The State Government-funded street party kits also raise another question – whose job is it to actually sit down and write them? The kits contain pages and pages of tips on how to have a good party. For instance, Whitehorse recommends that guests introduce themselves and recall the funniest thing they ever saw on the street. Developing topics for small talk is hardly a core role of government, and yet state taxes are being funnelled to council bureaucrats to do just that.

And the condescending advice that neighbours should share power tools and wave to each other when they pass on the street should make everybody wonder how stupid councils think their residents actually are.

Local governments enjoy dramatically less media scrutiny and voter interest than their state and federal counterparts. As a consequence, they are free to impose far more absurd rules than other levels of government. Local governments are adamant that they are trying to encourage street parties, but if they keep putting up these obstacles, they may not get invited to them.

Religious Right? Have A Little Faith In The Process

Christian voters can look forward to receiving special information packs about the election from the Australian Christian Lobby this week, which is bound to send yet another shudder through the inner-city left.

The bogeyman of the 2007 campaign is the idea that there is a growing religious right in Australia – an ambitious movement of social conservatives carrying the banner of Jesus, eager to take control of national politics. In God Under Howard, Marion Maddox described a Federal Liberal Party beholden to Christian groups in the same manner that the Republican Party in the United States is influenced by evangelicals. The disproportionate power held by Family First, the conspicuous musical enthusiasm of the Hillsong Church, and the revelations about the Exclusive Brethren all seem to support this view.

If this is the case, well, such is the nature of representative democracy. Theorists may declare that democracy reflects the voice of the people but it has always been susceptible to highly co-ordinated special interest groups. Organised groups with strong institutions and well-defined agendas do well in a democratic competition. But it is not at all clear that there is a religious right in Australia with the ambitions and influence ascribed to it.

The Prime Minister is fond of describing the Liberal Party as a fusion of two distinct philosophies – liberalism and conservatism. As a result, some in the ranks of the party are undoubtedly social conservatives motivated in part by religious sentiments.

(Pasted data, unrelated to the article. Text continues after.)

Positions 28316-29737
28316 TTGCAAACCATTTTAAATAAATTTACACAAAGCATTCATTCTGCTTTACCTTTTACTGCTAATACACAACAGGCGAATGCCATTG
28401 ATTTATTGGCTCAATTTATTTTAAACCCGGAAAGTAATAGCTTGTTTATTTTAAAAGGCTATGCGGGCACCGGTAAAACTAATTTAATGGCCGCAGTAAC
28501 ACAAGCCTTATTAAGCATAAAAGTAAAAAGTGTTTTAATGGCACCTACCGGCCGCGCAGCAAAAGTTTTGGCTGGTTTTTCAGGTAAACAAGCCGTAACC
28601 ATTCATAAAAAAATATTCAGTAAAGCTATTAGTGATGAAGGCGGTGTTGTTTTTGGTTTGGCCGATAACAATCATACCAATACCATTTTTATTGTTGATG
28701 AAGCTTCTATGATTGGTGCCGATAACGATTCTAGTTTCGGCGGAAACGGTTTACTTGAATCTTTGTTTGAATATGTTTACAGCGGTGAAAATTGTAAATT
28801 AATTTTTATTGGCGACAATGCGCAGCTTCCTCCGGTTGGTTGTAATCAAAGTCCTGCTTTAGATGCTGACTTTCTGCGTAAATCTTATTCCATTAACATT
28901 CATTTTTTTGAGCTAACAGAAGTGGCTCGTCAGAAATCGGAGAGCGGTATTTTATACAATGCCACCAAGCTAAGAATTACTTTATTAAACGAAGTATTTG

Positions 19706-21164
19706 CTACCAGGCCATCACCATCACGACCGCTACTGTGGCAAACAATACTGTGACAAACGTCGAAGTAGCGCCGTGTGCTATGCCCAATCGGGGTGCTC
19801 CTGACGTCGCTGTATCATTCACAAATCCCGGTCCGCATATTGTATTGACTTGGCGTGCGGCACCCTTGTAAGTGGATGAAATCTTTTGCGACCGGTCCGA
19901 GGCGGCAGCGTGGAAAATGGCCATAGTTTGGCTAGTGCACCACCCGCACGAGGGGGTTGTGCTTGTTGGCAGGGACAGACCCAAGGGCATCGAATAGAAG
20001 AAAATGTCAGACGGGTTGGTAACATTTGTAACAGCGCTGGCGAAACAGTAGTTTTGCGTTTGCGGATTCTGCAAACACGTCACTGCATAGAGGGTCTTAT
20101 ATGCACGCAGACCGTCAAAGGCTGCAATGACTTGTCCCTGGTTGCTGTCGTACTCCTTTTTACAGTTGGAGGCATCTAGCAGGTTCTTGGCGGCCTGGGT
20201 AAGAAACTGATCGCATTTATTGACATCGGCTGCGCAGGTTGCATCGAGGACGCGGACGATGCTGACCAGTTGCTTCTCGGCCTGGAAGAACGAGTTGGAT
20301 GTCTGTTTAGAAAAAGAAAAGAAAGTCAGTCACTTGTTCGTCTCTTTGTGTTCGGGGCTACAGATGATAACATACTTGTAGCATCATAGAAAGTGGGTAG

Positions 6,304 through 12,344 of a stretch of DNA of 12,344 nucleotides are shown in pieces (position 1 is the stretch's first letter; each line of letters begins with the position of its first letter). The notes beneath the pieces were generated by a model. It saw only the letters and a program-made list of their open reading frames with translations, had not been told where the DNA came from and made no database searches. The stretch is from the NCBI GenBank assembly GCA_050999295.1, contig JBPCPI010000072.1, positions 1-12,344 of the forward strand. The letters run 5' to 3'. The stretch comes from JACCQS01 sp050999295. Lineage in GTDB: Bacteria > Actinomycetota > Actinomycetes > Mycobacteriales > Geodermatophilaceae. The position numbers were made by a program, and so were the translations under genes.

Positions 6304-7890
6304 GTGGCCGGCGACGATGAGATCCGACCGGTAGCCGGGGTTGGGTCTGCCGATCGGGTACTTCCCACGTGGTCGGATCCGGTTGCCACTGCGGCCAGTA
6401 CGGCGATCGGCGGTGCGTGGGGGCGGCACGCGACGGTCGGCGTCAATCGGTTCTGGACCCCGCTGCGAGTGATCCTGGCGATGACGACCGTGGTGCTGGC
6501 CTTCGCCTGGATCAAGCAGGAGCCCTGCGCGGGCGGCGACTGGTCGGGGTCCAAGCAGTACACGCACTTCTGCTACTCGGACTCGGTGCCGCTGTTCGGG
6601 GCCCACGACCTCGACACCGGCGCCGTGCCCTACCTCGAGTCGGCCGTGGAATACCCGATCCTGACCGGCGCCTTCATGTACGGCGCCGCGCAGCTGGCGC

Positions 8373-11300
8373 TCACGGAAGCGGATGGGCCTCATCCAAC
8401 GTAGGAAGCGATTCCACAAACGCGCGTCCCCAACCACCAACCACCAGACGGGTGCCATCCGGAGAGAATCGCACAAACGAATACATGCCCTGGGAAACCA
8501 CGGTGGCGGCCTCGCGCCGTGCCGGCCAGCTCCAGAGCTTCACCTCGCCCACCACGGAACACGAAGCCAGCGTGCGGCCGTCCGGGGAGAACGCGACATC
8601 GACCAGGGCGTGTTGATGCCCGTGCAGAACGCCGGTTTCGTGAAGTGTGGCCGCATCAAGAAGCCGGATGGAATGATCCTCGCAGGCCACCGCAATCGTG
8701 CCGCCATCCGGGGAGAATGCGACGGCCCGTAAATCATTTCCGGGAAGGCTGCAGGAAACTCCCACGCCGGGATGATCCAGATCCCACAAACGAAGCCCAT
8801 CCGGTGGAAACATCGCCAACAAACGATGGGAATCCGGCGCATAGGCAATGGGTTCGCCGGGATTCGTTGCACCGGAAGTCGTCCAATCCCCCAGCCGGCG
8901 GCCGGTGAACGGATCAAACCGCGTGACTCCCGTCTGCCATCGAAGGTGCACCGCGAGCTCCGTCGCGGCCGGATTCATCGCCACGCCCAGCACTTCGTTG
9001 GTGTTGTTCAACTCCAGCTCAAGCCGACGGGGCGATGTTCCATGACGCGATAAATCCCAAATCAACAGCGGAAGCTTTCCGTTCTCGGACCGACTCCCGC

But their policy influence is dramatically overstated. Eleven years of the Federal Liberal Party in government has hardly seen regression in ethical policy. We can criticise their reluctance to push for liberalisation in some areas, such as gay marriage, at least until recently. But the Government’s record demonstrates a regrettable attachment to the status quo, rather than a desire to return to the God-fearing moral codes of the Victorian era.

Neither does Family First match the description of a religious right. Its focus may be on gay marriage, internet pornography and reducing rates of abortion, but there is little material difference between Family First’s policies and the policies of the major parties.

And when we investigate the party’s platform further, it becomes obvious that on economic issues Family First is well to the left of the Labor Party on foreign ownership, privatisation, tax, workplace relations and free trade. Voters who believe that the ALP has gone soft on many key economic issues such as industrial relations would do well to have another look at Family First.

Similarly, most Christian groups are moderately left-leaning. Modern Christianity wields ambiguous and empty phrases such as social justice as easily as any Labor backbencher.

This is no surprise – the Bible provides little explicit support for free market capitalism.

The concept of a religious right appears to have been imported wholesale from the US, and uncomfortably shoe-horned into Australia’s public debate. Australia, as a country with a small and wealthy population, will always partly depend on imports. But not everything that is imported is easily integrated into the culture or embraced by consumers. Twinkies – the heart attack-inspiring rolls of cream and sponge cake – have never found a willing market in Australia despite being ubiquitous in the US. Rhetoric about the religious right is just as inappropriate in Australia as the Twinkie. The religious right, to the extent that it exists, is small and has little impact on public policy.